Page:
Picture a big party, attended by lots of people in your high school. Imagine that some people at the party are smoking marijuana or tobacco. How many people at the party do you think will be interested in smoking with them?
The answer might surprise you.
A tale of two declines
- The number of young people who said they’d used marijuana in the past month went down from just over 8 percent in 2002, to under 7 percent in 2016.
- The number of young people who said they’d had a problem with marijuana in the past year (this is what experts call “marijuana use disorder”) went down from 4.3 percent in 2002 to 2.3 percent in 2016.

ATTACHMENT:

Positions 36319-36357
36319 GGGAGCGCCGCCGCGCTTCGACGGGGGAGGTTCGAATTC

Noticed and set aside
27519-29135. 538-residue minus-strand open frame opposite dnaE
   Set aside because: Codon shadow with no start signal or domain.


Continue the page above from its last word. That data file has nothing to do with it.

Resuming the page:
- The number of young people who said they’d used tobacco in the past month also went down dramatically: from about 15 percent in 2002 to less than 6 percent in 2016.
The truth is out there
It looks like more teens are getting the message that both marijuana and tobacco can do a number on their health. The smoke from both contains toxins (poisons) that can harm their physical health in all kinds of ways. And a person can become addicted to the nicotine in tobacco, as well as to marijuana. Something you thought was fun can turn into a lifelong problem.
When it comes to using marijuana or tobacco, more teens are choosing “none of the above."
Teens’ drug use has continued to decline—with one big exception. Learn more here.